Stoic Heresy: Aristo and the Indifferents

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Within Stoicism, one would be hard pressed to find an issue more confusing to and confused by the newcomer or average person than preferred and dispreferred indifferents (Gr: προηγμένα and ἀπροηγμένα ).  The indifferents (Gr: ἀδιάφορα) are all things which do not have a moral quality.  Since a good or evil must by Chrysippus’ definition affect happiness, anything which is not clearly virtue or vice is indifferent.

The common misconception, however, is of a more Platonist or Peripatetic bent.  Indeed, you’ll see many moderns state that mere proclivity is the test, and a serpentine sense of hedonism slips into Stoic virtue.  This is , of course, a wrong interpretation.  However, the charge that preferred indifferents brings in a weakening of virtue is not a new one.  I’m alleging that folks are misinterpreting the doctrine, however, others alleged (to Zeno as it were) that in fact that was the case from the get go.

“Ariston the Bald, of Chios, who was also called the Siren, declared the end of action to be a life of perfect indifference to everything which is neither virtue nor vice ; recognizing no distinction whatever in things indifferent, but treating them all alike.”

— Diogenes Laeritus, Lives of the Eminent Philosophers, Book VII, Chapter 2

Aristo of Chios studied under the Academy and the Stoa, he was a contemporary of Zeno, and his Stoicism and a decidedly Cynic bent (although this is a criticism levied against Zeno as well).  He disavowed the value of logic and physics in philosophy (the modern atheist Stoics might be able to hop on board there, I’d disagree), and he also claimed the doctrine of preferred and dispreferred indifferents was inappropriate, and harkened back to the Cynics’ stance that only virtue is a good, and all indifferents are equally indifferent.  I’m more sympathetic to this position than I used to be.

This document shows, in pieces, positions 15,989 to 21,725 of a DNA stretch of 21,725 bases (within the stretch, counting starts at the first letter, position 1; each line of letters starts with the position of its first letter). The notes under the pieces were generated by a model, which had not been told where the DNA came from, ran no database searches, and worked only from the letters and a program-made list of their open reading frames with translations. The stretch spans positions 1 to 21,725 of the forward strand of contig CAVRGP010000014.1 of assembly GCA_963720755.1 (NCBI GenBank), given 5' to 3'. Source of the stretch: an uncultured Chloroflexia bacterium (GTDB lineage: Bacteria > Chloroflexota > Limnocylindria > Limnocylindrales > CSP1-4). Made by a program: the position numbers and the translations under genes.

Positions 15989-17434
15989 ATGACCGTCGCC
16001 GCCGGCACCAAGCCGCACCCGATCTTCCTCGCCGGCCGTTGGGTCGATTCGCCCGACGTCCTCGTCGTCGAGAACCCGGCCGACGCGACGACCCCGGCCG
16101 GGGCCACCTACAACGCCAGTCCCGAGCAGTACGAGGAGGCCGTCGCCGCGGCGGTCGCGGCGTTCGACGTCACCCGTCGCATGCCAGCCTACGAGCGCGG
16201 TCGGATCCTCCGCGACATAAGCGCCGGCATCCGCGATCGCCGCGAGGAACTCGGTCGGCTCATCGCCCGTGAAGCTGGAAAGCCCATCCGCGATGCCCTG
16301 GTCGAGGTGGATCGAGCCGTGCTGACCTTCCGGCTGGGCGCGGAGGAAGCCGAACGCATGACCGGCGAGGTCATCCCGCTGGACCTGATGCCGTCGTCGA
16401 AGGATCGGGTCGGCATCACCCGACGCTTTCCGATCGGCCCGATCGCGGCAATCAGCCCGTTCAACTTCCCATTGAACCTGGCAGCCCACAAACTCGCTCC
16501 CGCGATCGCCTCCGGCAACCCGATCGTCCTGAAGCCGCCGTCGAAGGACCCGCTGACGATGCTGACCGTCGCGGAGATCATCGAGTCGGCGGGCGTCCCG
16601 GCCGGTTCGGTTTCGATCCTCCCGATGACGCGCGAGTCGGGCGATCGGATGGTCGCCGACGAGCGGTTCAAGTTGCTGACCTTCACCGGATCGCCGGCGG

“Aristo of Chios denied that health and everything similar to it is a preferred indifferent. For to call it a preferred indifferent is equivalent to judging it a good, and different practically in name alone. For without exception things indifferent as between virtue and vice have no difference at all, nor are some of them preferred by nature while others are dispreferred, but in the face of the different circumstances of the occasions, neither those said to be preferred prove to be unconditionally preferred, nor are those said to be dispreferred of necessity dispreferred. For if healthy men had to serve a tyrant and be destroyed for this reason, while the sick had to be released from the service and, therewith also, from destruction, the wise man would rather choose sickness in this circumstance than health.”

— Sextus Empiricus, Against the Professors, 11. 64-7.

Aristo eventually had his own school, but was relegated to the sidelines of history as Zeno’s doctrines were accepted as the Stoic position.  However, despite that, this position has continued to come up as a minority position in Stoic thought since then.

The “Stoic Heresy” of Aristo just refuses to die.

As we saw this week in Seneca’s letter on virtue, as soon a we begin categorizing goods and indifferents (preferred) we begin to make some indifferents like goods, and include them where they rightly ought not to be.

The misconception of the doctrien of preferred indifferents allows for an environment in which self-delusion is easy.  That’s a dangerous position.  Now, maybe a Sage could prefer some indifferent things to others:  but Sages we ain’t.

Indeed, the actions and projects of the prokoptontes are necessarily very different than that of the Sage, who requires no more training since she has attained that which we are seeking.

Even then, Aristo would say that the Sage is unaffected by preference in the matter of indifferents.  The more and more I chew over this position, the more I’m sure it has serious merit and more importantly serious consequences for modern practicing Stoics.

2 thoughts on “Stoic Heresy: Aristo and the Indifferents

  1. It seems clear to me that things like health and wealth occupy an intermediate place between virtue and things like the choice of a new hat. To classify health and ‘hat choice’ both as indifferent would miss a lot of important distinctions like how necessary health is to practising virtue. (It is said that Zeno committed suicide when he was too sick to practise virtue). So although preferred indifferent sounds paradoxical, it does capture the importance of some things that are not, strictly speaking, virtuous.

  2. Self-delusion is, indeed, the big worry here. The idea of preferred and dispreferred indifferents was supposed to deflect the charge that by seeking things that are not inherently good we demonstrate that we are insane (or, at least, that our philosophy is inconsistent.) A strict, categorical line between “good” and “indifferent” is the best way to avoid self-delusion, IMHO. The things we seek that are indifferent can be subsumed in the domain of duty — and, if they cannot, they might not ought to be sought in the first place.

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